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Kazakhstan, Japan to invest up to $2 bn in joint projects

posted onJuly 5, 2018
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Japan, one of Kazakhstan’s key strategic partners in East Asia, and Astana will implement seven joint projects worth approximately $2 billion in the areas of nuclear energy, transport and water supply, according to the Kazakh Minister for Investments and Development Zhenis Kassymbek. 

“We have strategic and friendly relations between our countries. We see mutual interest and prospects for cooperation with Japan in areas such as petrochemicals, infrastructure, pharmaceuticals, energy, information technologies and innovations,”  Astana Times quoted Kassymbek as saying.

“Since the first years of independence, Kazakhstan has focused on ensuring economic growth through the creation of favourable conditions for foreign investors. Japan is one of the largest investors in Kazakhstan,” Deputy Minister for Investment and Development Arystan Kabikenov said at the opening of the Kazakh-Japanese business forum held in Astana on June 27.

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Kazakhstan Deputy Minister for Investment and Development Arystan Kabikenov

Of note, Kabikenow held the post of Counselor of the Kazakh Embassy in Japan from October 2016 until January 2018.

In his  turn, Tadao Yanase, Vice-Minister for International Affairs of the Ministry of Economy, Trade and Industry of Japan  emphasised that Japanese companies are interested in investing in Kazakhstan.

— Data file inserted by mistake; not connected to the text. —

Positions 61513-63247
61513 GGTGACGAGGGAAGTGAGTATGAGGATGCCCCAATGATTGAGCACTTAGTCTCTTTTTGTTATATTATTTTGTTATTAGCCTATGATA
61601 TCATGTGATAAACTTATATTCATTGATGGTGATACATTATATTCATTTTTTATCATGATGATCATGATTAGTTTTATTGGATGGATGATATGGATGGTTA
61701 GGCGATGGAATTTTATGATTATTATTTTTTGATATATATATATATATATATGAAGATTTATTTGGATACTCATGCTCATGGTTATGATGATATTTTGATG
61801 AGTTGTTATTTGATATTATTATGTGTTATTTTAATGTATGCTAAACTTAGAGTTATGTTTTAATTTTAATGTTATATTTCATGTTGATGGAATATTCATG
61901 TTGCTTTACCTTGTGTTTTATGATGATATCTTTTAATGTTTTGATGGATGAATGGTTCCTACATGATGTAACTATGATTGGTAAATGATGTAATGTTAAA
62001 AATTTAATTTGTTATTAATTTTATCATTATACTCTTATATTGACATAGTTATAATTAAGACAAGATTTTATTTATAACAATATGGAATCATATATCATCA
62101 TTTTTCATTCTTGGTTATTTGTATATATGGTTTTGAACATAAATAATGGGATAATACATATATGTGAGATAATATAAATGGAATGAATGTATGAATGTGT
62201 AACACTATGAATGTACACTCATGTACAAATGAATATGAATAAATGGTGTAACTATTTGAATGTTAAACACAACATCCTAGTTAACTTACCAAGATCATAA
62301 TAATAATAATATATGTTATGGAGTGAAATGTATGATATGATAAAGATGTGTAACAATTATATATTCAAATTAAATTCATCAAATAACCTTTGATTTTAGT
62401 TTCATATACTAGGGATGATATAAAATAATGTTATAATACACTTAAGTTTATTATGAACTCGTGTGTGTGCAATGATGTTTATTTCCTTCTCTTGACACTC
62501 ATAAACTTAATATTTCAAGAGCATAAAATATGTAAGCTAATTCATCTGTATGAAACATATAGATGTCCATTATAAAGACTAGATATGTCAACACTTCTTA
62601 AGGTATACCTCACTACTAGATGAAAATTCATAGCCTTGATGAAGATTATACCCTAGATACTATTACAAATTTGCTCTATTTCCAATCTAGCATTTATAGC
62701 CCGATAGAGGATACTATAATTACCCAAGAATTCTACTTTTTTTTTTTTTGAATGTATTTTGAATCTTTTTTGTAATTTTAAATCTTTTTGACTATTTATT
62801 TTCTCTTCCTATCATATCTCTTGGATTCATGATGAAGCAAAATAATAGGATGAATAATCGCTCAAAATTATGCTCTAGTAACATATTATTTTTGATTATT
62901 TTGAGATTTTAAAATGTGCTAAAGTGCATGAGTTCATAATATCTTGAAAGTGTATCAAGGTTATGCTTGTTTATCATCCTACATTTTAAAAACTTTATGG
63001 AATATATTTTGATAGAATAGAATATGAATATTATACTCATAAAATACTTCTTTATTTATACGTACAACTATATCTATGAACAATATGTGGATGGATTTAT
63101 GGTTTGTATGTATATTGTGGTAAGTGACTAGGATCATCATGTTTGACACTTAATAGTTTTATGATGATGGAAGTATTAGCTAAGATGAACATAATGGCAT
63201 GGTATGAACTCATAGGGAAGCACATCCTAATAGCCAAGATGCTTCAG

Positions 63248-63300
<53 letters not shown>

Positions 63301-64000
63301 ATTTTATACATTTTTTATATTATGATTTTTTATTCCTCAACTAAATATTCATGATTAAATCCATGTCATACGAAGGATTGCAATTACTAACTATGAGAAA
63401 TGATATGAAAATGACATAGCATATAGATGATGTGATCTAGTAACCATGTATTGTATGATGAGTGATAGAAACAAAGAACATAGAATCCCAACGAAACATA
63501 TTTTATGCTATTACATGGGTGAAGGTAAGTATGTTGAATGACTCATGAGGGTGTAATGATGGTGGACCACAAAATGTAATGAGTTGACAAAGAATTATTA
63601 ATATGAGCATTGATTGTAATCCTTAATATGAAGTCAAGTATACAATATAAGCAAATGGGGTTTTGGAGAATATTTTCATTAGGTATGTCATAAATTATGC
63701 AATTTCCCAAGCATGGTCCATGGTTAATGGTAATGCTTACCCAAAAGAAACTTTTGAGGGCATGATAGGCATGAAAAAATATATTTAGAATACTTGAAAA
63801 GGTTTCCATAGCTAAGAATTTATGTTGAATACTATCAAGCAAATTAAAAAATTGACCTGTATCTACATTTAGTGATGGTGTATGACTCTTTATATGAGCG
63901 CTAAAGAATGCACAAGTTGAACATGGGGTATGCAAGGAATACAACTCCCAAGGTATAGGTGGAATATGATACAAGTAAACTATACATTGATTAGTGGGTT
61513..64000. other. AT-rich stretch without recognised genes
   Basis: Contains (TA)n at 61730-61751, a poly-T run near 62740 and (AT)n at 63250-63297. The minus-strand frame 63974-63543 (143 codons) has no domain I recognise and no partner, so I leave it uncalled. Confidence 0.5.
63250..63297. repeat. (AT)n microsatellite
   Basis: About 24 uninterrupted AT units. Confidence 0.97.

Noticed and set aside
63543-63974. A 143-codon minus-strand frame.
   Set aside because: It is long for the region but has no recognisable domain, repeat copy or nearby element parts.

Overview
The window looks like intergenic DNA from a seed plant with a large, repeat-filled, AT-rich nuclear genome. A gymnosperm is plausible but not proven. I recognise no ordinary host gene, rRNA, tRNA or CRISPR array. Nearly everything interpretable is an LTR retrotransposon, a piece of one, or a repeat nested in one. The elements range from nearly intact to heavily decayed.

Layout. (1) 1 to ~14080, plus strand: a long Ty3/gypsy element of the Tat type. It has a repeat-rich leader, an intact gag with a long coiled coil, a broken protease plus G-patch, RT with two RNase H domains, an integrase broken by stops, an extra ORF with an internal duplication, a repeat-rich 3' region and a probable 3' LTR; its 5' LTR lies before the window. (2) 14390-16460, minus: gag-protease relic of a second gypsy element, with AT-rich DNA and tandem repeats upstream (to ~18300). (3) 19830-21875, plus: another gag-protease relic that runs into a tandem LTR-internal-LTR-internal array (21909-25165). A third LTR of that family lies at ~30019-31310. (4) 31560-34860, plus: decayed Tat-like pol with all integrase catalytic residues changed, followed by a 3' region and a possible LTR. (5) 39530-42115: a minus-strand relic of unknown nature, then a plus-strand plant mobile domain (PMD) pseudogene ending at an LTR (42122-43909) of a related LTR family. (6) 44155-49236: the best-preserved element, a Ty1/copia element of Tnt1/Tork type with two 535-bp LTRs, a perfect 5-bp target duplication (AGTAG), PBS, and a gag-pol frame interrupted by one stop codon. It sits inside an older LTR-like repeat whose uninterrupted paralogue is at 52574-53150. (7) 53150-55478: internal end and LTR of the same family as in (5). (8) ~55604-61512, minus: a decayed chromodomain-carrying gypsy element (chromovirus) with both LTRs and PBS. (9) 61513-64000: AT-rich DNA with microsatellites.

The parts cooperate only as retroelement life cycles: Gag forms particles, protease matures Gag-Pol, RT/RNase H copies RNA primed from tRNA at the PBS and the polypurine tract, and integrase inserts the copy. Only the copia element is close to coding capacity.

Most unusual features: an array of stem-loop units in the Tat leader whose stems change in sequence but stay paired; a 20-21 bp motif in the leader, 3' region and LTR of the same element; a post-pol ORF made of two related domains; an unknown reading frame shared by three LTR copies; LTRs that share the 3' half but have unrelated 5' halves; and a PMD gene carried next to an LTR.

A number of agreements on cooperation were signed at the event. 

Saparbek Tuyakbayev, Kazakh Invest Chairman and Shigeru Yamazoe, Vice Chairman of Marubeni Corporation, the fifth-largest Japanese trading company, signed a memorandum on the development of urban transport in Almaty, the largest city in Kazakhstan.

“We are currently working on a light rail system in Almaty as part of the public-private partnership programme.  In addition to construction, operation, maintenance and financing issues, we are working to create a digital infrastructure"  Yamazoe said.

JSC KazCentre Housing, Mitsui & Company and Japan System Planning companies inked an agreement on pilot projects in heat and water supply systems while Kazakhstan Nuclear Power Plants, the Japan Atomic Power Company and Marubeni Utility Services signed  a memorandum  of cooperation in nuclear energy. 

An agreement  to promote and protect investments between the two countries has been in force since 2015 while to date ten joint large-scale projects worth more than $1.1 billion have been implemented. 

As of May 1, more than 50 joint enterprises and 77 companies with the participation of Japanese companies were registered in Kazakhstan. From 2005 to 2017, the gross inflow of direct investments from Japan to the Central Asian country exceeded $5 billion, according to Kabikenov.

In the first quarter of 2018, trade between the countries reached $460.9 million, which is two times higher than in the same period of 2017. Last year, Kazakhstan exported to Japan ferroalloys and oil and petroleum products in the amount of $534.3 million and  $339.4 million respectively. These two categories accounted for 98.6 percent of all exports to the Japanese market.

In terms of imports, Kazakhstan imported from Japan mainly automotive industry goods and special equipment including cars worth $164.4 million, special vehicles ($47.3 million), medical devices and equipment ($19.6 million), large road vehicles ($12.1 million) and tires ($11.7 million).

Japan-Kazakhstan relations have been developing steadily across both the political and economic fronts ever since the establishment of diplomatic relations in 1992. The Embassy of Japan opened in Almaty in 1993, while the Embassy of Kazakhstan opened in Tokyo in 1996. The Embassy of Japan moved to Astana on 1 January 2005.